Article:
to Pet Health Network or

Answers from vets about your dog:

What Not to Feed Your Dog at the Holidays

Reviewed by Bill Saxon DVM, DACVIM, DACVECC on Monday, November 21, 2016
Posted November 21, 2016 in Dog Checkups & Preventive Care

Dog getting thanksgiving treat

In the holiday movie A Christmas Story, the bumbling father walks into the kitchen only to see the neighbor’s dogs beat a hasty retreat — carrying the feast with them.  While it’s a hilarious scene in the movie, it’s not one I would ever want to see in real life.

Pets may not always “get” the holidays, but we do know they are drawn to the delicious smells and tastes of a feast— even if it is a vegetarian turkey on the table. It’s for this reason, unfortunately, that emergency veterinarians find themselves with much more business over the holidays.

Holiday feasts are often marked by excess. People tend to eat until they are uncomfortable, and then just maybe have a bit more. Celebrations may also be accompanied by the distractions of guests, games, songs and preparations. Then there’s the dreaded clean-up. With so much going on, it’s important to be particularly cautious with your pets this time of year.

Common holiday food that could harm your dog
Because we want to share our holidays, and because it’s hard to resist those big eyes, we may carve off “just a bit” for the dog. Before you give in, stop and think carefully.

Mostly, the food we eat, in small amounts, is not dangerous; however, there are exceptions. The metabolism of dogs is considerably different from our own, and some pretty surprising things (frequently associated with holiday meals) can be toxic and even fatal:

  • Chocolate— The most famous of these dangers is chocolate, and for good reason. Chocolate can cause serious problems. Avoid this risk and never let your dog have any chocolate. Learn more about this danger here.
  • Xylitol— Holidays are a time for baking. Many are concerned about sugar in baked goods and some will use xylitol as a sugar substitute. Xylitol can cause severe drops in blood glucose levels for dogs, resulting in seizures, and in some cases, severe liver damage. Even a small exposure to xylitol can be deadly. Gum, mints and candy are likely sources, but xylitol can be found many places. Even just a few cookies or muffins have been known to cause toxicity and even death.
  • Unbaked bread dough— Bread dough that contains yeast can cause serious problems. The yeast may expand in your dog’s stomach, resulting in fermentation and leading to alcohol production.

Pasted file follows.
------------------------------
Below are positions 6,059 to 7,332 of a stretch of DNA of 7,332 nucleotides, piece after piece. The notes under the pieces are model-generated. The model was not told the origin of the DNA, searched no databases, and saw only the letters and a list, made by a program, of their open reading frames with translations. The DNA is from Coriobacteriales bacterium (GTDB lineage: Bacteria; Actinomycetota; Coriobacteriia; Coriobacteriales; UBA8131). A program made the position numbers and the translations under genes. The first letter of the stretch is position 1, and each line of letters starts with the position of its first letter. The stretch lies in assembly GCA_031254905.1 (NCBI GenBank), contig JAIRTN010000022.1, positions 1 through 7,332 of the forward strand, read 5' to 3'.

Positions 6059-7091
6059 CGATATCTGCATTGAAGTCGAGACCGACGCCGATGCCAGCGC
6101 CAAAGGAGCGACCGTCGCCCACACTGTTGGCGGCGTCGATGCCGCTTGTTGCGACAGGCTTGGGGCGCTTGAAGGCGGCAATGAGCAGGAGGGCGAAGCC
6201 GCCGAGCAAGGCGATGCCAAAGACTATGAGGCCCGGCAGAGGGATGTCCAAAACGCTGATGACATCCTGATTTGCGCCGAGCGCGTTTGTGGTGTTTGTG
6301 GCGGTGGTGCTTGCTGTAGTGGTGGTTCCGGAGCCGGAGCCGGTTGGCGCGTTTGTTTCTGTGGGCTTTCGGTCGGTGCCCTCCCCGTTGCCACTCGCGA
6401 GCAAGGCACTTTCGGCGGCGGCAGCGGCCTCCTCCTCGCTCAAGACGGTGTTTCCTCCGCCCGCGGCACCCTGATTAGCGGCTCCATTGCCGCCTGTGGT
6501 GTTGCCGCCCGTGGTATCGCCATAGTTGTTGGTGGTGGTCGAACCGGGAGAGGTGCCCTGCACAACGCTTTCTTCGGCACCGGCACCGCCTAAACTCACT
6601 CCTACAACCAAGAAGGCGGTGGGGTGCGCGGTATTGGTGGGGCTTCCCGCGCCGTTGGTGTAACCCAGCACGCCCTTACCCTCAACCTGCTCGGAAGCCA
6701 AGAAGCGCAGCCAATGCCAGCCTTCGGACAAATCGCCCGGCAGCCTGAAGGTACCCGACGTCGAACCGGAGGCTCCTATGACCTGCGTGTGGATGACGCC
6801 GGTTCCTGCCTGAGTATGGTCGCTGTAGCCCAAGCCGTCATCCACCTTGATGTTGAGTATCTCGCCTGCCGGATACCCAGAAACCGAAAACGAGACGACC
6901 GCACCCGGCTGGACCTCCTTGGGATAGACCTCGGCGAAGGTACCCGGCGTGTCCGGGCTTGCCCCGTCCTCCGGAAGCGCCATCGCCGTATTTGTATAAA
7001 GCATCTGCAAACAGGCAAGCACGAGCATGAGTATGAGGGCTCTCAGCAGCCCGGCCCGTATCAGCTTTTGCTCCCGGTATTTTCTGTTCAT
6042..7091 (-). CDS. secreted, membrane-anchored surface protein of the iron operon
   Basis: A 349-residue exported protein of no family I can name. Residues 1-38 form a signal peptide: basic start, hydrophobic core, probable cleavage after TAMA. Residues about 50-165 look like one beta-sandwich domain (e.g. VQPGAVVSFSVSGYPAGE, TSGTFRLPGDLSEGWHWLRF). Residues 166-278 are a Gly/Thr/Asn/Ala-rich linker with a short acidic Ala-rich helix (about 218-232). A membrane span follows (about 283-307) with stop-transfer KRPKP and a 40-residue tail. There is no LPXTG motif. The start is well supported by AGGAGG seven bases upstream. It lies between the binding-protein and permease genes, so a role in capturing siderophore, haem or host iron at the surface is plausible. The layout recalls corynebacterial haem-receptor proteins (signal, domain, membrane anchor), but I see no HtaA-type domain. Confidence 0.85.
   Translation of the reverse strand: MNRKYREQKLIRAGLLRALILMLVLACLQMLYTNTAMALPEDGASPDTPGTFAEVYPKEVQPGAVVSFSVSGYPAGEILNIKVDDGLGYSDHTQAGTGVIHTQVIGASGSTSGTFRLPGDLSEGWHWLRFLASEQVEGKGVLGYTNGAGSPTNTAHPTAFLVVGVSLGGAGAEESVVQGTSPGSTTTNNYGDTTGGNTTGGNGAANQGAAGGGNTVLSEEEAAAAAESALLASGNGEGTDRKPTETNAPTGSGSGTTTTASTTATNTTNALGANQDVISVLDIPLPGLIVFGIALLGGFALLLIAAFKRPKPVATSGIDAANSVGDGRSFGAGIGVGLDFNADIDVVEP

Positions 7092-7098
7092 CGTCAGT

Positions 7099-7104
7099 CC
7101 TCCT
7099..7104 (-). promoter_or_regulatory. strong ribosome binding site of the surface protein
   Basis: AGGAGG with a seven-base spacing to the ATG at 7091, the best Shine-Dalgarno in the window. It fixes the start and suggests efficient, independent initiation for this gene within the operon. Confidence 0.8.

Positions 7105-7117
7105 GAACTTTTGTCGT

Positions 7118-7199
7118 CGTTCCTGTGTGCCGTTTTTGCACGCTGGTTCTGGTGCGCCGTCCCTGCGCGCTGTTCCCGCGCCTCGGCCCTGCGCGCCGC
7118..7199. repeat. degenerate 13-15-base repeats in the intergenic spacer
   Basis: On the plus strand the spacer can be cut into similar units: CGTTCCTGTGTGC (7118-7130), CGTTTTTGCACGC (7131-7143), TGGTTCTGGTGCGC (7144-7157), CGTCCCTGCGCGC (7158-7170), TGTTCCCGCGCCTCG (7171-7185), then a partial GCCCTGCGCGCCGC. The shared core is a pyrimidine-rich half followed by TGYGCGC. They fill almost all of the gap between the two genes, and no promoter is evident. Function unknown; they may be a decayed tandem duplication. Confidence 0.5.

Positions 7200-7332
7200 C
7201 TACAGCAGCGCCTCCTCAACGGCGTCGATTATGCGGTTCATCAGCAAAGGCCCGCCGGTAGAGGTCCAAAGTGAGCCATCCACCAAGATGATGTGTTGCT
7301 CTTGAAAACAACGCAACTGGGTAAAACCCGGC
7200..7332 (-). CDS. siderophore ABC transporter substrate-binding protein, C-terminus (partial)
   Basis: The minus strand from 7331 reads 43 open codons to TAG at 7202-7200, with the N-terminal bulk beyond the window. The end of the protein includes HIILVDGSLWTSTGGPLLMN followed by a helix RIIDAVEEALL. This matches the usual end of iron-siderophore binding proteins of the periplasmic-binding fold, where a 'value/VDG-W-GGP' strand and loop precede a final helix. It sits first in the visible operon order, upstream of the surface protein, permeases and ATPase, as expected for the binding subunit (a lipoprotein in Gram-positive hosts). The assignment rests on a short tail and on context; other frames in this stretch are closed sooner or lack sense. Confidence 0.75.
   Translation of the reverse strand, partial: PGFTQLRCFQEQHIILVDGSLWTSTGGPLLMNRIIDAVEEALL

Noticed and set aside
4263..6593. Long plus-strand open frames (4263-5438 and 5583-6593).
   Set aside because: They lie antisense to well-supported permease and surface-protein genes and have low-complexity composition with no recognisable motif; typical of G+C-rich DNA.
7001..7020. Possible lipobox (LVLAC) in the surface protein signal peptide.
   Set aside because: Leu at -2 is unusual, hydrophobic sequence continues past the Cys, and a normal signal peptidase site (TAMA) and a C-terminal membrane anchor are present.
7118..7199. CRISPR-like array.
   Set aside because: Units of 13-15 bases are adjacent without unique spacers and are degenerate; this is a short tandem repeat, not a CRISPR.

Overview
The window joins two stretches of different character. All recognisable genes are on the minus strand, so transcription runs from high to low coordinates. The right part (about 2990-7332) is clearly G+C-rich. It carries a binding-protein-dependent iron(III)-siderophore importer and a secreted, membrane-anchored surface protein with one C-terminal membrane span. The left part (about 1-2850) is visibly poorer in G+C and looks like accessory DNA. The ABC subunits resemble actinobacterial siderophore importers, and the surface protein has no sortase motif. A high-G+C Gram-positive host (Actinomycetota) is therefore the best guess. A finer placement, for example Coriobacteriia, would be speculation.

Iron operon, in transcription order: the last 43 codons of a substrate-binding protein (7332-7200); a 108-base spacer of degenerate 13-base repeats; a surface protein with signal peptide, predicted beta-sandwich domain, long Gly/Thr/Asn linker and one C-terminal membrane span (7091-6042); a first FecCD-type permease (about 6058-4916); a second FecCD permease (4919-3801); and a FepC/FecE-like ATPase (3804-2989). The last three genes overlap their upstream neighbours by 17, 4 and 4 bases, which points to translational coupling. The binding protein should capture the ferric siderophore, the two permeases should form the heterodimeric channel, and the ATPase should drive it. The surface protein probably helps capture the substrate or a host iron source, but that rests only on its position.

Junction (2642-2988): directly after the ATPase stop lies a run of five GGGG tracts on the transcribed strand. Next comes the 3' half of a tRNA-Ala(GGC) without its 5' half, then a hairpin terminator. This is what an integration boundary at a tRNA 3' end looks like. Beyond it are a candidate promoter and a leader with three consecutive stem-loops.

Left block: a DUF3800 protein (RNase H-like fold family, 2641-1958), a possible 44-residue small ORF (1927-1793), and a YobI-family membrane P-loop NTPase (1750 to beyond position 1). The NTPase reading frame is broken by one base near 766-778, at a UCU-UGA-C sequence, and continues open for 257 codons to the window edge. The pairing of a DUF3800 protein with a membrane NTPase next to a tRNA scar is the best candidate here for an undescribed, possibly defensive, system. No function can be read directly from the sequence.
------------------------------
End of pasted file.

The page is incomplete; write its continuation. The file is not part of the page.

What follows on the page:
• Alcohol— Speaking of alcohol, be sure your dog does not have access to alcohol in any form. Especially in sweet and attractive drinks. Alcohol can have many of the same acute results it does in people with alcohol poisoning.
  • Onions and other bulbs— Onions and other bulbs including garlic, leeks and chives can be very toxic. The result can be signs ranging from nausea to a severe form of anemia that, in extreme cases, can be fatal. These foods are toxic to dogs (and cats) weather they are cooked, raw or powdered. If they are part of your recipes, take precautions so that pets don’t eat the foods that include them.  
  • Raisins and grapes— Raisins and grapes can also be toxic and cause severe vomiting that leads to kidney failure a day or so after ingestion.
  • Garbage— Do not consider your dog a garbage disposal. Their stomach and intestines are generally not accustomed to eating rich foods. Meat trimmings are often high in fat and can result in gastrointestinal problems as mild as “fullness” or as severe as vomiting, diarrhea and even conditions as like pancreatitis.

Food tips for your dog at the holidays:

1) Enjoy the day with your pet, but remember that moderation and precautions are the key. Provided your dog has no health problems, like a history of pancreatic or liver/intestinal problems, a slice of turkey is perfectly fine. Fatty foods should be avoided.   

2) Avoid foods that contain the products above.

3) If your dog is seen eating anything toxic or exhibits any unusual signs, call your veterinarian or the veterinary emergency clinic. As always, early intervention reduces the chances of serious problems.

4) Do not leave your dog unattended. He might well raid the dinner before you do.

5) Do not give your dog bones and turkey carcasses. Oh sure, dogs enjoy them, but broken and chipped teeth, bones lodged in the mouth and throat and impactions in the stomach and intestines can result in severe discomfort and sometimes a need for surgery.

6) The surest way to avoid holiday food issues is with a simple rule. If you wouldn’t eat it, don’t let your dog eat it. That includes eating too much.

 

Related symptoms: 

Share This Article

Mike has more than 35 years of experience in companion animal veterinary practice and is a valued member of IDEXX’s Pet Health Network team since 2013.